Form and Content

(Masterpieces of Women's Literature)

Gloria Steinem’s Revolution from Within locates the possibility for revolution in the psyche rather than in the ability to act decisively and independently in the world. Wherever she traveled, Steinem found that although women were acting in courageous, ambitious, and committed ways, they did not see that they were doing so. Steinem began to admit to her own feelings of self-doubt and emptiness. Through her personal experience and the personal experiences of others, Steinem located a crucial problem for contemporary women that accompanies the great expectations they hold for themselves: As they try to succeed in many roles, their self-esteem can be damaged by the ongoing expectations that they should fill those roles. After Steinem had written 250 dry, unsuccessful pages, Steinem’s friend, a family therapist, read the manuscript and commented that Steinem had a self-esteem problem. Yet Steinem had been named one of the ten most confident women in the United States. The coincidence made her even more convinced that women were in serious trouble.

To rewrite her book, Steinem added autobiographical elements and invited her readers to connect her stories with their own. Her approach reflects feminist consciousness: the movement back and forth between the personal and the political. Steinem has a political purpose for addressing self-esteem; she sees it as the basis of any real democracy. By locating strength in the self-belief, she draws...

(The entire section is 583 words.)


(Masterpieces of Women's Literature)

Revolution from Within appeared during a crucial year for feminism. Susan Faludi’s Backlash, Elizabeth Fox-Genovese’s Feminism Without Illusions, and Naomi Wolf’s The Beauty Myth had also recently appeared in print. Women were talking again about what it means to be a feminist and what it means to be part of the feminist community. Because it came from one of the recognized leaders of the feminist movement, Steinem’s book caused a certain amount of consternation for feminist social critics. Nowhere in the title is the label “feminism” or “feminist” used. Instead, it purports to be “A Book of Self-Esteem,” and the revolution described involves an interior, psychic revolution, not the overthrow of oppressive sexism. It made feminists wonder whether this was a book of social criticism or a self-help book for the victim in all women.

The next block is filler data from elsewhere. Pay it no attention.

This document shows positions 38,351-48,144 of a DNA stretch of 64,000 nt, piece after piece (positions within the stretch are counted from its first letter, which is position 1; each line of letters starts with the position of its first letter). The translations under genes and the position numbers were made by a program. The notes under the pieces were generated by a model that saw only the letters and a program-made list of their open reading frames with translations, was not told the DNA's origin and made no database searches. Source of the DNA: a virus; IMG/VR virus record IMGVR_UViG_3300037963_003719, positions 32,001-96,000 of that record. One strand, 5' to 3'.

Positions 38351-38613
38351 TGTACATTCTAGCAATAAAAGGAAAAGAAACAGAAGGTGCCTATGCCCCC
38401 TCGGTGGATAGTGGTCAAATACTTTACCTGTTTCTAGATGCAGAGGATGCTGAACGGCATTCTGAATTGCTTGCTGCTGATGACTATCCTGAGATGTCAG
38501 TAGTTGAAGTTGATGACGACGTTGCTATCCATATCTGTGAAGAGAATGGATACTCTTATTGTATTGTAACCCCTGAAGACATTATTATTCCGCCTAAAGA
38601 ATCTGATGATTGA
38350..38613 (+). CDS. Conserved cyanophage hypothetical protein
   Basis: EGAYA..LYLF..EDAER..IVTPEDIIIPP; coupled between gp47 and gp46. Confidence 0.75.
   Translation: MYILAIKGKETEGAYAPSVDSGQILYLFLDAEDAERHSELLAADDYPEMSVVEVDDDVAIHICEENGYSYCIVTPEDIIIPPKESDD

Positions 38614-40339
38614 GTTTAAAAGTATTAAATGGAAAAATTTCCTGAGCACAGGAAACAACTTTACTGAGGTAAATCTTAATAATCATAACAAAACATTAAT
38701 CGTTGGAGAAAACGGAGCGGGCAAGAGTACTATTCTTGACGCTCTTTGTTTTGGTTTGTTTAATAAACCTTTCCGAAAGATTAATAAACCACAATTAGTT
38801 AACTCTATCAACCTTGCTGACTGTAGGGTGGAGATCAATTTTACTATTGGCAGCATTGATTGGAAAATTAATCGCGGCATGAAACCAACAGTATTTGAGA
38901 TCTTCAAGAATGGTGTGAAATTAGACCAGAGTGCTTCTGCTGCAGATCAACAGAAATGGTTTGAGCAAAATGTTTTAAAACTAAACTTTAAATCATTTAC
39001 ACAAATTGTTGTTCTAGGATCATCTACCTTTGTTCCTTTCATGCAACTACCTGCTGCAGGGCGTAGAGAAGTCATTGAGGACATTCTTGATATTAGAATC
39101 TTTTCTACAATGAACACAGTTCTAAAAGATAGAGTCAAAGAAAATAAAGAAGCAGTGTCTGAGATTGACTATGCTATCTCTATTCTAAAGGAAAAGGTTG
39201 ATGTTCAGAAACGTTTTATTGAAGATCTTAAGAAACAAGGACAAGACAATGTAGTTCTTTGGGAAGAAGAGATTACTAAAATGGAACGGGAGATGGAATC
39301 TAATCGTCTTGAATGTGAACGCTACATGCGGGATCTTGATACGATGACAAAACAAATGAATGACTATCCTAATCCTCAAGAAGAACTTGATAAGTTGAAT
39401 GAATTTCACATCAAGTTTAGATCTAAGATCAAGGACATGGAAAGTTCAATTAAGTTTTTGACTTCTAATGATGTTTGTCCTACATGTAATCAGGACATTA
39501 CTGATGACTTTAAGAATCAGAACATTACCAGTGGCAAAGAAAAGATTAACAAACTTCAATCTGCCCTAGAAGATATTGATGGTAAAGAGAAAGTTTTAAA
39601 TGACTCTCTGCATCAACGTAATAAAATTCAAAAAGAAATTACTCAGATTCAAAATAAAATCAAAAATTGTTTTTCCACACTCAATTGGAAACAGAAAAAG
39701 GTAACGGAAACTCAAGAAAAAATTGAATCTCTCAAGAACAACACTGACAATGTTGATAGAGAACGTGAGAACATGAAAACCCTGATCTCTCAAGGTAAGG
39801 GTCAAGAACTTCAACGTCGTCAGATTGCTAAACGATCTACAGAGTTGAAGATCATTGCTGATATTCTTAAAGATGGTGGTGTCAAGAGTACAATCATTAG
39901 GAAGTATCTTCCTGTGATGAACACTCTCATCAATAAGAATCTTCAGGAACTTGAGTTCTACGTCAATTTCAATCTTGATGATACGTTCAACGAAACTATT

There continues to be a division within the feminist ranks that is now even more clearly delineated by the publication of Katie Roiphe’s The Morning After. Some people believe that feminists dwell too much on the victimization of women and, therefore, encourage women to identify themselves as passive and helpless against the far-reaching hegemony of patriarchal ideology. Others believe that, by studying and articulating ways in which women become the victims of patriarchal hierarchies, women become empowered, because they are then more conscious of those...

(The entire section is 471 words.)


(Critical Survey of Contemporary Fiction)

Estes, Clarissa Pinkola. Women Who Run with the Wolves: Myths and Stories of the Wild Woman Archetype. New York: Ballantine, 1992. Estes’ project, like Steinem’s, is to empower women, but she goes about it by privileging feminine instinctive nature and the restoration of women’s vitality by means of the Wild Woman archetype.

Fox-Genovese, Elizabeth. Feminism Without Illusions: A Critique of Individualism. Chapel Hill: University of North Carolina Press, 1991. Fox-Genovese addresses the important discrepancy between the commitment of women to their own personal successes as individuals and their commitment to collective communities of women that seek power in hierarchical institutions.

Gilligan, Carol, Nona P. Lyons, and Trudy J. Hanmer, eds. Making Connections: The Relational Worlds of Adolescent Girls at Emma Willard School. Cambridge, Mass.: Harvard University Press, 1990. Gilligan and her colleagues studied pre-adolescent girls over a period of crucial years, noting the ways in which the girls came to lose confidence in their ability to know and came to denigrate their own clear-sightedness.

Roiphe, Katie. The Morning After: Sex, Fear, and Feminism on Campus. Boston: Little, Brown, 1993. Roiphe’s controversial book critiques feminists’ focus on rape and sexual harassment because it reinscribes women’s need to be protected and collapses their personal, social, and psychological possibilities. She is also critical of the rigid orthodoxy that feminists around her have created.

Wolf, Naomi. The Beauty Myth: How Images of Beauty Are Used Against Women. New York: Doubleday, 1991. Wolf draws an important connection between female liberation and female beauty, arguing that images of beauty are used as political weapons against women’s advancement because they, in fact, prescribe behavior, not appearance.